TSA completes installation of state-of-the-art checkpoint screening equipment at six Minnesota airports

Local Press Release
Thursday, June 8, 2017

MINNEAPOLIS - The Transportation Security Administration (TSA) has installed the latest security checkpoint screening technology over the past five weeks at six airports in Minnesota.

TSA has installed body scanners, also referred to as Advanced Imaging Technology (AIT) at Bemidji Regional Airport; Brainerd Lake Regional Airport; Duluth International Airport; Range Regional Airport in Hibbing; St. Cloud Regional Airport; and Thief River Falls Airport.

An AIT will be installed at Falls International Airport in International Falls later this summer. TSA has utilized AITs in the security checkpoints at Minneapolis-St. Paul International Airport and Rochester International Airport for the past few years.

The body scanner will be used to screen passengers for metallic and non-metallic items including weapons, explosives and other objects that can be concealed in layers of clothing. These new body scanners are second-generation AITs with a smaller footprint than earlier versions of the same type of machine that are in use at other U.S. airports.

“The addition of body scanners in the security checkpoints at these airports will upgrade the overall screening experience for passengers,” said David McMahon, TSA Deputy Federal Security Director for Minnesota. “TSA is pleased to add this enhanced screening capability ahead of the busy summer travel season.”

Every AIT unit operated by TSA is equipped with automated target recognition software, which is designed to enhance passenger privacy by creating a generic, computer generated outline that is identical for all travelers. If the body scanner detects a concealed item on the traveler, a yellow box appears on the generic outline. This box identifies where the TSA officer needs to conduct any follow-up screening.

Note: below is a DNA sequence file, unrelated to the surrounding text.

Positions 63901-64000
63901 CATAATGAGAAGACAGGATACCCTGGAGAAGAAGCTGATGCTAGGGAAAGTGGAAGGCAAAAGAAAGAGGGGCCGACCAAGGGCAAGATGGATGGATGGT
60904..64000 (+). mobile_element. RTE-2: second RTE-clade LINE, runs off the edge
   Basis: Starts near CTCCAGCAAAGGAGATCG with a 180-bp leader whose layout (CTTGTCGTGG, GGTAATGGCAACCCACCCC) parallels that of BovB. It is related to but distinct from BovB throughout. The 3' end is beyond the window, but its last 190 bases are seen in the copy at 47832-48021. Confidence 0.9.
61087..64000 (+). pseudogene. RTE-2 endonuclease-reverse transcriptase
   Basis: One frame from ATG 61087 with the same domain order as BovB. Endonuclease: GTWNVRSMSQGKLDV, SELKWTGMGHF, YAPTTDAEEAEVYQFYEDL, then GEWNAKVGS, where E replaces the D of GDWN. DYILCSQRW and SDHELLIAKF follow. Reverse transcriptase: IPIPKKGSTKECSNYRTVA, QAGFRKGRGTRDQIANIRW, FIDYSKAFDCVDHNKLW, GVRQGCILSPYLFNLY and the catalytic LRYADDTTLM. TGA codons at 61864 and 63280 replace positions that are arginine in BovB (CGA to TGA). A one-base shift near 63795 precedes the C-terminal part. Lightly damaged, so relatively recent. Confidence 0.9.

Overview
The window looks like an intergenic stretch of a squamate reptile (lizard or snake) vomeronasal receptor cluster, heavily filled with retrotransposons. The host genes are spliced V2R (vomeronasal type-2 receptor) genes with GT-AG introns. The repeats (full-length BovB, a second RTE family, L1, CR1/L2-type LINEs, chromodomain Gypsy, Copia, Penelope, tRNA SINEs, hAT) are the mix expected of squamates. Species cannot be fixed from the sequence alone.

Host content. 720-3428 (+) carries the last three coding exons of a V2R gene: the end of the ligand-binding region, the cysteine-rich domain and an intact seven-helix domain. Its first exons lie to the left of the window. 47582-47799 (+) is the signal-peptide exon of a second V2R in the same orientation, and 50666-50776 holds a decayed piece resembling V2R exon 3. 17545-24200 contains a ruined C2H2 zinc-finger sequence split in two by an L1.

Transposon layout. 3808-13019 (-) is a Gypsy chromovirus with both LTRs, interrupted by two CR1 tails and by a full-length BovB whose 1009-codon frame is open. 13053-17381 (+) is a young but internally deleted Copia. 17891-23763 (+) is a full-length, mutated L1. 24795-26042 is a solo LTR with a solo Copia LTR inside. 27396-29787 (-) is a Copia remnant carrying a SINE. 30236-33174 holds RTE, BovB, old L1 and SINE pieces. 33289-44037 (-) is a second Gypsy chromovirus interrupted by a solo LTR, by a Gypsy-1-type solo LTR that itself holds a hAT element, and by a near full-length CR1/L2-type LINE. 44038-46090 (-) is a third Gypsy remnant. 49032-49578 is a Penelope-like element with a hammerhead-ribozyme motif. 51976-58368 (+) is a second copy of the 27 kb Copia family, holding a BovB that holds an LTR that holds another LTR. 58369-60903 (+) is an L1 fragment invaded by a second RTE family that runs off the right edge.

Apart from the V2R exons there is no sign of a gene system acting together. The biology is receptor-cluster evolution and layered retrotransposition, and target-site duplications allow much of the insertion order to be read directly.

The AIT unit is equipped with millimeter wave technology, which uses harmless electromagnetic waves to perform a single scan of the passenger. The technology meets all known national and international health and safety standards; the energy emitted by millimeter wave technology is 1,000 times less than the international limits and guidelines.

Because the body scanner is not a metal detector, many passengers including those with metal hips or knee replacements prefer to be screened by the AIT. In addition, the AIT does not use X-ray technology and it does not generate X-ray specific images of any traveler.

Below are some tips to help travelers prepare for screening through the body scanner:

  • Remove all items - metallic and non-metallic - from pockets. Common items carried by passengers that should be removed include boarding passes, money including bills and coins, tissues, eye glasses, cell phones and keys.
  • TSA recommends securing these items in carry-on luggage prior to entering the body scanner.
  • When being screened by the body scanner, place both hands in the air, over the head. Stand as still as possible during the scan, which takes two to three seconds.

AITs are being used as the primary method of passenger screening for travelers departing Minnesota airports. In addition to the body scanners, TSA continues to incorporate random and unpredictable security measures both seen and unseen throughout the airport.